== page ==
Catherine is a newly minted lawyer looking to advance her career, both because she is ambitious and because she wants to catch the eye of her boss (she is attracted to older men … we’ll discuss her Daddy Issues in a bit). She receives the case of an African immigré who came to France to escape a horrific life in Africa (and to land a husband). Catherine is excited. Nervous, but excited.
The case sends her back to her hometown, which she left years earlier after being the sole witness to her mother’s murder. Catherine was a toddler at the time and remembers only flashes and senses, but then again, she was in a stroller with her back to her mother at the time of the murder. Her new case forces her to remember those dark days.
It also spurs her on toward an investigation of sorts into not just her mother’s death, but to her mother’s life. Catherine grew up a fairly happy girl, despite her earlier trauma. Her father is devoted to her, even if he never discusses or refers to her mother.
She also develops a relationship with Cedric, a man she defended in an assault case. They become romantic, although their relationship seems based more in sex than any true exchange of feelings.
It doesn’t take long for Catherine’s legal case, her investigation, and her relationship to converge.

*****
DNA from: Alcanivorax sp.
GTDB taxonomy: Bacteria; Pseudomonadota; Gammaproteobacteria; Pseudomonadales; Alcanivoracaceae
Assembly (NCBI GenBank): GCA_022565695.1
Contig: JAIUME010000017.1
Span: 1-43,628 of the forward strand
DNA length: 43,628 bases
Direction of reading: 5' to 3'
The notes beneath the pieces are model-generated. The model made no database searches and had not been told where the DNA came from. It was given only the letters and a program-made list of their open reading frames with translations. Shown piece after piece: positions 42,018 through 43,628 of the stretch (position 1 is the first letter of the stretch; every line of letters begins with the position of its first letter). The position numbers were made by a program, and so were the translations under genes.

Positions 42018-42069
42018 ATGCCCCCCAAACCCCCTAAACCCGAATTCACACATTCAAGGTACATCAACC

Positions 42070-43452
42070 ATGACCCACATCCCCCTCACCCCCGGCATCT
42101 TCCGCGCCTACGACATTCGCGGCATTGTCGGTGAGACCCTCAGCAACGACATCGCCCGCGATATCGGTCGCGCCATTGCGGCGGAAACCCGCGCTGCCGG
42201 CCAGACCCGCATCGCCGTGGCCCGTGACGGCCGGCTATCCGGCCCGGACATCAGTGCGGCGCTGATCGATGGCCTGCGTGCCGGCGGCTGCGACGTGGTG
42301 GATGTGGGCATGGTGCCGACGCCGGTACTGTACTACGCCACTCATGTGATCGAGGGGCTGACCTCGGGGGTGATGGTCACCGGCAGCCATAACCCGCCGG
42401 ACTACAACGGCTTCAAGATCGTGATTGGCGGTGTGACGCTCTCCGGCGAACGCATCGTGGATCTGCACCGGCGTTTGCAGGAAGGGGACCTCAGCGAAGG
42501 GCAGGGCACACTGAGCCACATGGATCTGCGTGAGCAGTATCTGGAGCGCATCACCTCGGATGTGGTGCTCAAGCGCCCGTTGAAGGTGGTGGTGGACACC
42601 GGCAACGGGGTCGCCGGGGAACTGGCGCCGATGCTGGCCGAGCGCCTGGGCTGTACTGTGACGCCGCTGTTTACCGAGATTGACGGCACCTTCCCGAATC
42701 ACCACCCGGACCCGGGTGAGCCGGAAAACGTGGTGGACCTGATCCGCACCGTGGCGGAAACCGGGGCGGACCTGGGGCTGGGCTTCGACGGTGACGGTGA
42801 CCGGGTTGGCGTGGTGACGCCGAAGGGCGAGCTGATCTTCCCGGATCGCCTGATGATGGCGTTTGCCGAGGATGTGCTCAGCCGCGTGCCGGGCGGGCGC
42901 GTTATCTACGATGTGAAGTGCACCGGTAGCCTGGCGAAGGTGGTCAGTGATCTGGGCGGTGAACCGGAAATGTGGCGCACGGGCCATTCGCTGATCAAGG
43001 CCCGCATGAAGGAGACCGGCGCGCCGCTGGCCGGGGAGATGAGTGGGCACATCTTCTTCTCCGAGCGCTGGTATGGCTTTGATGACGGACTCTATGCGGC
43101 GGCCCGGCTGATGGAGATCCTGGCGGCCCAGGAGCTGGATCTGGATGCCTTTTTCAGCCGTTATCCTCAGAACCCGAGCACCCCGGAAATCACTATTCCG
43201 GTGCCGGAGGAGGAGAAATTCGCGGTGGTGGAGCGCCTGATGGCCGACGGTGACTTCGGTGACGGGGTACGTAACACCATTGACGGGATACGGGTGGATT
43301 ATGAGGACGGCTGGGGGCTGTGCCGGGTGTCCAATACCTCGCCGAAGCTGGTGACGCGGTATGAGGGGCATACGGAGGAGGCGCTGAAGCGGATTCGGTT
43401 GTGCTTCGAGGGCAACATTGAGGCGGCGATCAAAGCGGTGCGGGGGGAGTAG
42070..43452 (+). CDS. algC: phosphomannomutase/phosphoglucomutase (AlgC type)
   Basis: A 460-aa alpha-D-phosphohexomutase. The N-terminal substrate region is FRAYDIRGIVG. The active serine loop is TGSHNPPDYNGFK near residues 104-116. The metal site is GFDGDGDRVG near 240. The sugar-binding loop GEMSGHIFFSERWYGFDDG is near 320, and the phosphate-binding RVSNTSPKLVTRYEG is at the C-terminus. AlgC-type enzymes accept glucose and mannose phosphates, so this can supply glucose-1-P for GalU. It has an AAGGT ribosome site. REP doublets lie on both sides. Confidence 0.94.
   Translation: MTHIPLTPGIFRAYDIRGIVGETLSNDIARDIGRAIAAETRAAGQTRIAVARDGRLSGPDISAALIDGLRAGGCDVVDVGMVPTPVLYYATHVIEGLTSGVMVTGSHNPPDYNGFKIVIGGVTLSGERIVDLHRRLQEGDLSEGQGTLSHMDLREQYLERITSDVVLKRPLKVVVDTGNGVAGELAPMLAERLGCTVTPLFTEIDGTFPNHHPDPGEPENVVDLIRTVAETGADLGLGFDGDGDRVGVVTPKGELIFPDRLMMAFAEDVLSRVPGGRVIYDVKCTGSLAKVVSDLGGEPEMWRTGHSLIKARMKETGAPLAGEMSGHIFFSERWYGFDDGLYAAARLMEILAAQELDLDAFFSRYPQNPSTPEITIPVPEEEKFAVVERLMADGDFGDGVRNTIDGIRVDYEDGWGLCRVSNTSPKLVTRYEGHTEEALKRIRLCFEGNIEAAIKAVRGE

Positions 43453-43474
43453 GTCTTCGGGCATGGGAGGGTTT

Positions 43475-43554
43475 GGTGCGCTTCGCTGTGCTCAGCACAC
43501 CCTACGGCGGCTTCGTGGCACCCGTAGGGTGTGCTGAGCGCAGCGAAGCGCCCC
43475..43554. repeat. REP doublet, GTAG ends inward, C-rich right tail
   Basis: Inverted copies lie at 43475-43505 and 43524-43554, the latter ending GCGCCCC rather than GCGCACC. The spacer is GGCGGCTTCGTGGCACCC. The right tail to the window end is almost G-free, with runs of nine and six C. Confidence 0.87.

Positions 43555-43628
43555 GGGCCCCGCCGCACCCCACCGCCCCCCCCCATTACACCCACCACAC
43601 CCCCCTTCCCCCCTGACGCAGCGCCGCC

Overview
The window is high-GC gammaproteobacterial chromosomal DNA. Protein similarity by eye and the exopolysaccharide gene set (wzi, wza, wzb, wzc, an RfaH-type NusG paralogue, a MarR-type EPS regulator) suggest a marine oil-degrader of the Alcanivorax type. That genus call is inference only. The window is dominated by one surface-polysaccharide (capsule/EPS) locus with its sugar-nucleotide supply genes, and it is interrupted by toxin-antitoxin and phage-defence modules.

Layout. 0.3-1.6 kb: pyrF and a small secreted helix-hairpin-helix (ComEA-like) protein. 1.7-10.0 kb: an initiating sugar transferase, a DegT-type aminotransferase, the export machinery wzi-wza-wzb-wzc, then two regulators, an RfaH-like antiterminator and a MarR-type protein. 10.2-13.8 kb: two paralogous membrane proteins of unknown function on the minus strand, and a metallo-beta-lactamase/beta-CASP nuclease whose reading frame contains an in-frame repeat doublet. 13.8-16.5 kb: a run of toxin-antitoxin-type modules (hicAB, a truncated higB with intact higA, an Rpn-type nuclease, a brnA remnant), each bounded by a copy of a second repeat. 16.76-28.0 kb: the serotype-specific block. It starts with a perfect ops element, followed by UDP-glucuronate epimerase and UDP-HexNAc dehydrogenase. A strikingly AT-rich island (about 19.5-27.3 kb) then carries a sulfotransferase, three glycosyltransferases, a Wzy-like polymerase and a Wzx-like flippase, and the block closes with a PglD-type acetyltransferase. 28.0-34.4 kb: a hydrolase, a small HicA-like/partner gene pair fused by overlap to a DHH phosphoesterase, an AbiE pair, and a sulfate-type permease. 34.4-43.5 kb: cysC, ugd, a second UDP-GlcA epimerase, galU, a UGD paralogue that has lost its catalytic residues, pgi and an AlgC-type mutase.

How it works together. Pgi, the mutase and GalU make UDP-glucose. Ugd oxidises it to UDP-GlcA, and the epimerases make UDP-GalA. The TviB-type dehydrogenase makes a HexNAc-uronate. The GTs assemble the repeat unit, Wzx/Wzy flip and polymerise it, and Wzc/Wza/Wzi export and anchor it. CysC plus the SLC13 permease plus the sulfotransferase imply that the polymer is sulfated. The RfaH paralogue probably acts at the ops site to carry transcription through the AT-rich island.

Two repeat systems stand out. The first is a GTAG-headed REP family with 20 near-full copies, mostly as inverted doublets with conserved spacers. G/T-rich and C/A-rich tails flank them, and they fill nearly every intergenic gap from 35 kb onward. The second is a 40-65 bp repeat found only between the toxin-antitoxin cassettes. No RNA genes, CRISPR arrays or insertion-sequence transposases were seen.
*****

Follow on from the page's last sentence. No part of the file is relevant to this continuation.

What Sylvie Granotier does exceptionally well with this novel is develop her characters. We know Catherine. We understand her youth, her inexperience, her nervousness, her naïveté, her optimism, and her fears. She is desperate to impress her boss and her client, desperate to prove herself professionally. She is also desperate to understand her mother, a woman around whom her father has created an entire mythology. The question Catherine must confront is whether she needs the truth or the myth. Which one will cause her more pain?
This theme plays out across her life. Does she really want to know whether her client is innocent or not? Does she really want to know and understand Cedric? Does she really want to know and understand her mother? Or are the myths – the one her father created, the ones she creates – warmer comfort?
Some of the twists and turns are obvious and well broadcast. Others may surprise you. But even when you know what’s coming, Granotier keeps you riveted to her story. Catherine is a character who gets under your skin, and you will want to know what happens to her. Can she live with what she discovers?
Read it. You will enjoy The Paris Lawyer quite a bit.